Mission: The George Miksch Sutton Avian Research Center (Sutton Center) was founded in 1983 with the mission of finding cooperative conservation solutions for birds and the natural world through science and education. The Sutton Center is a private, nonprofit organization located near Bartlesville, Oklahoma, and has been affiliated with the Oklahoma Biological Survey in the College of Arts and Sciences at the University of Oklahoma since 1997.
The Sutton Center has become a leader in avian research and conservation and has conducted intensive, conservation-oriented, ecological field research on declining grassland birds, developed and applied techniques for the reintroduction and monitoring of Southern Bald Eagles, managed the successful captive breeding of endangered species and performed bird surveys across the world. In addition, the Sutton Center boasts several educational outreach programs using live birds and interactive, internet technology that reach tens of thousands of students and adults each year.
Results: Between 1984 and 1992 the Sutton Center raised and released 275 Southern Bald Eagles in the southeastern U.S. Bald Eagle eggs were removed from nests in Florida and transported to our captive breeding facility in Bartlesville, Oklahoma.
Once at our captive breeding facility, the eggs were incubated, hatched, and the resulting eaglets were raised and released in high quality habitat in five southeastern states. In many cases, the captively-raised Bald Eagles have returned to their release sites to establish territories and nests.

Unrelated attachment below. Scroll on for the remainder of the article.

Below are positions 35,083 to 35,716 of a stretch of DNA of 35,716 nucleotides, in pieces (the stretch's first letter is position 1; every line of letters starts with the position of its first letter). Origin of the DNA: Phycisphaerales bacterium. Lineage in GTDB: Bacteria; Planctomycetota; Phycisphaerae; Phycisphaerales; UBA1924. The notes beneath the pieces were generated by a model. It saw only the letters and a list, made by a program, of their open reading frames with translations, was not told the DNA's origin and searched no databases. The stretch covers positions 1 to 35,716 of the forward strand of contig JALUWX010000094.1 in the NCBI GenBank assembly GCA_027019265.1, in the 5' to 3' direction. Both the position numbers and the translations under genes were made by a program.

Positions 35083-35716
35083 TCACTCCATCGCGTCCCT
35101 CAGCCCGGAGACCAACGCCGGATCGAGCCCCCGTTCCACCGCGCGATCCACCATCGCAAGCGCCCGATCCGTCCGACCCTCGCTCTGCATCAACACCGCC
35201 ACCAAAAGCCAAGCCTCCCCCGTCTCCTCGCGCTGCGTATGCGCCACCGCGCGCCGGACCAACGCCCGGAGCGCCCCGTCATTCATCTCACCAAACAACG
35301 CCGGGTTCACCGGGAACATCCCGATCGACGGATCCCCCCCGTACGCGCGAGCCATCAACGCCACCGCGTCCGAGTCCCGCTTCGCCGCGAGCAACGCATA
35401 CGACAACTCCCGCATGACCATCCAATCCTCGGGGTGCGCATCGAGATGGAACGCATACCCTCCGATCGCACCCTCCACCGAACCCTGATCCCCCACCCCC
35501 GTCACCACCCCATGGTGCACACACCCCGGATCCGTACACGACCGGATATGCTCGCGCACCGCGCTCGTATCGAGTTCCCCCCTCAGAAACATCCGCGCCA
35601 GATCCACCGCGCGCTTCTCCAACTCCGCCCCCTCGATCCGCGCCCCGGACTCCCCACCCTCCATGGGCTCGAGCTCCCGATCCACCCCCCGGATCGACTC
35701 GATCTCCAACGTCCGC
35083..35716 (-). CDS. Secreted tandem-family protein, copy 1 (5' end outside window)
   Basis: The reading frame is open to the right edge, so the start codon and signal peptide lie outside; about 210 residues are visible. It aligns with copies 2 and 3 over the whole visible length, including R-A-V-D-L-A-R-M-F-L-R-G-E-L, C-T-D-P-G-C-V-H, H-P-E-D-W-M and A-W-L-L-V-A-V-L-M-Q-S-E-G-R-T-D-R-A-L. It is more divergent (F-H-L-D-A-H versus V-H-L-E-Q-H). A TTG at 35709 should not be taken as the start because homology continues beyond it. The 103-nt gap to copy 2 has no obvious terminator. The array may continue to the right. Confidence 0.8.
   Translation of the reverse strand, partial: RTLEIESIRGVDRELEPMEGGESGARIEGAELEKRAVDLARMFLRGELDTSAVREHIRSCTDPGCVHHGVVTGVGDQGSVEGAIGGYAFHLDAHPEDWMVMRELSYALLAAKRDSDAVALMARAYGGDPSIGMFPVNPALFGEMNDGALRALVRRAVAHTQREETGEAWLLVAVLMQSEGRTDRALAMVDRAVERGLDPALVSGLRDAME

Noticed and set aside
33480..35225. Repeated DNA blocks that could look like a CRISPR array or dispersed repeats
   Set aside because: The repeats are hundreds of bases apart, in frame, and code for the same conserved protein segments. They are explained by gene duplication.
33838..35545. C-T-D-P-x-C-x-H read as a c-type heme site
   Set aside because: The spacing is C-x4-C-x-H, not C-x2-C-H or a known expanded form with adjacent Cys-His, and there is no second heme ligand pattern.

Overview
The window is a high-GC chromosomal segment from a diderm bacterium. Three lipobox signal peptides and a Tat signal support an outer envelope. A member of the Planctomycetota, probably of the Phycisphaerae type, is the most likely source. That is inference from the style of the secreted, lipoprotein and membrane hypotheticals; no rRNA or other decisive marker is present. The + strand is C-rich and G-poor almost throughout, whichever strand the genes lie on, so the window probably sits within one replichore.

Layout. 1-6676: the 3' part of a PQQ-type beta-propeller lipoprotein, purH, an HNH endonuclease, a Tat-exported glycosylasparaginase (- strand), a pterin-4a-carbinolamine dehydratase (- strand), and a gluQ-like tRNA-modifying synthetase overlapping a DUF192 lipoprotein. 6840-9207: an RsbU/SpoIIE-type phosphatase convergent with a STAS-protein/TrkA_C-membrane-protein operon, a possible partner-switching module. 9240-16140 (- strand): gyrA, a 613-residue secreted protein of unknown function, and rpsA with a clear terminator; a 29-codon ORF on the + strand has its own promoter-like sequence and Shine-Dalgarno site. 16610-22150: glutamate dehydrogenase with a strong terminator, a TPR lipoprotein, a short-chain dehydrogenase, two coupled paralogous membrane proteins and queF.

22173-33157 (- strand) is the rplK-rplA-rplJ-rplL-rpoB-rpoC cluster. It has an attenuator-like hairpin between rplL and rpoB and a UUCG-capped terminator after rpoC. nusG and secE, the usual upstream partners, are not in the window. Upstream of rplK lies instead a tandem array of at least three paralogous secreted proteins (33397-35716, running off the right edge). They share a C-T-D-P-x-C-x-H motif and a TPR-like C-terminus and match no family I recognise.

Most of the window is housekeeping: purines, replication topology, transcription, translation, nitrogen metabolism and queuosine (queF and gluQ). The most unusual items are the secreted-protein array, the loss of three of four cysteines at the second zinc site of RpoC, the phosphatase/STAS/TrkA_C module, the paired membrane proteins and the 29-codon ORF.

Each year we conduct aerial and ground surveys in the vicinity of Oklahoma release sites to determine nest occupancy rates and productivity. Since 1990, the number of Bald Eagle nests in Oklahoma has increased almost annually to a record 55 nests in 2005. We believe these increases are a direct result of our restoration program, as adult eagles are now returning to breed in the areas where they were released.
In addition, eagles released by the Sutton Center have been observed nesting in Kansas, Texas, Georgia, Alabama, and Mississippi. As fledglings from these nests reach adulthood, we expect the number of nests to continue to increase.
Partially as a result of our efforts here at the Sutton Avian Research Center, the Bald Eagle population in most areas of the U.S. had increased sufficiently for the U. S. Fish and Wildlife Service to remove the Bald Eagle from the Endangered Species List in June of 2007!
To see all of our work that has been done over the years, please follow this link: http://www.suttoncenter.org/pages/researchconservation
There is a side-bar on the left side of the page that lists all of our work.
Programs: Promote conservation, education, and research of endangered, rare, and under studied birds.
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I have been volunteering at the Sutton Avian Research Center for over 8 years now and it has been a wonderful experience. I have helped with live shows, maintenance, construction, feeding the birds and countless other projects. If you want to volunteer at a place that has a huge impact on the environment and wildlife conservation, then look no further. The Sutton Avian Research Center is the place for you.